'Healthy' Veggie Crisps Might Not Do What They Say on The Packet

by Tefal Team on 27 June 2017
  • One of the most popular snack foods in the UK is crisps. Whether you’re enjoying a summer picnic, looking for something to bulk out your lunch or just trying to stave off those mid-afternoon hunger pangs, crisps always seem to hit the spot. However, we all know they aren’t the healthiest option.

    Even though many of us will pick up packets of crisps that are advertised as being healthier, such as vegetable versions or baked options, are they really that much better for us? According to new research from Wren Kitchens and nutritionist Charlotte Stirling-Reed, ‘healthy’ crisps could actually be doing more damage than good.

    In fact, they found that mixed root vegetable crisps contained more fat than a Mars Bar and traditional types of crisps. These ‘healthy’ crisps are less than two-thirds vegetable and over one-third oil and salt, which is far from healthy!

  • Source: Wren Kitchens

  • But it isn’t just the fat that these products contain that can be dangerous to health. The fact that many of them are marketed as being healthy means that a lot of people end up eating more than they should. The effect of seeing that something is meant to be healthier often means we end up doubling our portion as we think they are ‘guilt-free’, which can have a big impact on waistlines.

    Ms Stirling-Reed said: “The concern with products that are often seen as ‘healthier alternatives’ such as vegetable crisps, is they don’t always match up to their reputations. Crisps are crisps, and even if they are made with vegetables, they are likely to contain too much in the way of fat, saturated fat and salt. In fact, the vegetable crisps here have higher levels of saturated fat and salt than some well-known, regular crisp brands.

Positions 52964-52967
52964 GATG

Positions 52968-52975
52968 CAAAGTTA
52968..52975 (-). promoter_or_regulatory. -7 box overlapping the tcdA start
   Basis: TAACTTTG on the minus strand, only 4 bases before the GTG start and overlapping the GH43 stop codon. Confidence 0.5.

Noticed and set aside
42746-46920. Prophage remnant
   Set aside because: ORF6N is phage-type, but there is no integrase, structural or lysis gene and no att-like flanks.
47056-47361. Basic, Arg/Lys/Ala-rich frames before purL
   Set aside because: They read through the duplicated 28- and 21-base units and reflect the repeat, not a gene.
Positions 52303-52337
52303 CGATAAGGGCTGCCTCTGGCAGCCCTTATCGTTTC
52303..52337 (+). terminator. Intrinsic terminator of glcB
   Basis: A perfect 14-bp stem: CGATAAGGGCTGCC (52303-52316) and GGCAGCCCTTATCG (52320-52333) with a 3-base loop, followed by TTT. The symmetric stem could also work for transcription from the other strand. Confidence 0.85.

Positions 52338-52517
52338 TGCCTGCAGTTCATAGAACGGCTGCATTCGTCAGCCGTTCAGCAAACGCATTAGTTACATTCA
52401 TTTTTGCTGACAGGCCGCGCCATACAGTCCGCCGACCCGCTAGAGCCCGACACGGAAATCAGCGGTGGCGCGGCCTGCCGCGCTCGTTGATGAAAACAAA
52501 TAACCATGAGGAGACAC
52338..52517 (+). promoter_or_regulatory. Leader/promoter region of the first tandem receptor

• “As a nutritionist, I’ve seen this first hand in weight loss clinics where clients may eat even as much as double a portion size of a product if it’s perceived to be healthy.”

    But it isn’t just crisps that could be a problem. Foods that are advertised as being low or no sugar may also have implications on your overall health. Sugars are often swapped with sweeteners like acesulfame-K and aspartame, which have been linked to serious illnesses in studies, as well as depression and irritability in adults – neither of which is good.

    To help you find out what foods and drinks are actually as healthy as they say they are, Wren Kitchens has released its new Behind the Label tool. This looks at what fat, sugar and additives can be found in ‘healthy’ alternatives and gives advice on what this can mean.

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